The foregoing configuration moves the engine into the sprung portion of the vehicle. This allows the unsprung portion to be both lighter in weight and shorter in length. Thus, unsprung inertia and moment of inertia are reduced. The cushioning system may then be better employed to provide adequate suspension and a reasonable ride. In this way, the present configuration avoids the difficulties associated with prior articulated tricycles having the engine mounted in the rear body.

Accordingly, it is an object of the present invention to provide an improved articulated tricycle of the swingable type. Other and further objects and advantages will appear hereinafter.

BRIEF DESCRIPTION OF THE DRAWINGS

FIG. 1 is a side elevation of an articulated tricycle of the present invention.

FIG. 2 is a side elevation illustrating the construction of the rear portion of the tricycle.

FIG. 3 is a cross-sectional plan view taken along line 3--3 of FIG. 2.

FIG. 4 is a cross-sectional elevation taken along line 4--4 of FIG. 3.

FIG. 5 is a cross-sectional elevation taken along line 5--5 of FIG. 4.

FIG. 6 illustrates a second embodiment shown in side elevation.

FIG. 7 is a cross-sectional plan view of the device of FIG. 6.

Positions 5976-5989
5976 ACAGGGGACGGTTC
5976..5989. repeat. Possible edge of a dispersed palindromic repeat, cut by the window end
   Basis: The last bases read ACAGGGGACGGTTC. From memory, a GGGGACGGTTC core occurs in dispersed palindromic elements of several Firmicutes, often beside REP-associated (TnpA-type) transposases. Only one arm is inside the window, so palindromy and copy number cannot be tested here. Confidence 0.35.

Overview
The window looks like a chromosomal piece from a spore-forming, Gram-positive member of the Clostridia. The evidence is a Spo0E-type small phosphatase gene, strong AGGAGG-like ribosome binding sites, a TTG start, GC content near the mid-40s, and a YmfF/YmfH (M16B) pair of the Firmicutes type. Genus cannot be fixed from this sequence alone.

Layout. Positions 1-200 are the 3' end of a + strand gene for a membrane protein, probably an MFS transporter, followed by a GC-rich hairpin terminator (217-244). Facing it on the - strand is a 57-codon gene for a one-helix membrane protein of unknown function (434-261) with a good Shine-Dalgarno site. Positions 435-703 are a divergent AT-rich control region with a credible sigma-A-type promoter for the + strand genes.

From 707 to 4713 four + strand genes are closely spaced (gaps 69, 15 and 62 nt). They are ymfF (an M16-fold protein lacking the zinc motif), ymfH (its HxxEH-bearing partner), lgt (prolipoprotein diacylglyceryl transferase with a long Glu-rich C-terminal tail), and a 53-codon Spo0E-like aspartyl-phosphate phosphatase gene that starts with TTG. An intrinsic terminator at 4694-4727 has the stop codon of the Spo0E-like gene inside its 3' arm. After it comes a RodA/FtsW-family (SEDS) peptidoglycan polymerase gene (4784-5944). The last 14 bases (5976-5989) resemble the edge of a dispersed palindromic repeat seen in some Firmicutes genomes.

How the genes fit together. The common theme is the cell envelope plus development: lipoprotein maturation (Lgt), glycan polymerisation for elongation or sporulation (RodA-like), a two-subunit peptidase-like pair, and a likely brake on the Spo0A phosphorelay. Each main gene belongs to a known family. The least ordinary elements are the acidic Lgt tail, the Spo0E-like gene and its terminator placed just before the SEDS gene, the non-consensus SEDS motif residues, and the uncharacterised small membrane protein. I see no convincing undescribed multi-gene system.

FIG. 8 illustrates yet another embodiment of the present invention in side elevation.

FIG. 9 is a cross-sectional plan of the rear portion of the embodiment of FIG. 8.

FIG. 10 is a cross-sectional elevation taken along line 10--10 of FIG. 9.

FIG. 11 is a detailed cross-sectional elevation of a constant velocity universal joint and axle associated with the present invention.

FIG. 12 is a cross-sectional elevation taken along line 12--12 of FIG. 11.

FIG. 13 is a prior art articulated tricycle shown in side elevation.

FIG. 14 is a conventional constant velocity universal joint arrangement.

DETAILED DESCRIPTION OF THE PREFERRED EMBODIMENTS

Turning in detail to the drawings and particularly the first embodiment illustrated in FIGS. 1-5, an articulated tricycle 100 of the swingable type is illustrated. The tricycle 100 includes a front body 102 to which is pivotally mounted a steerable front wheel mechanism 104 including handlebars 106 and a front wheel 108. As the articulated tricycle may find uses for other than wheeled vehicles, means for supporting both the front and the rear of the tricycle other than wheels are contemplated by this invention. Included as part of the front body 102 is a floor section 110, a seat post 112 supporting a seat 114 and a front panel 116.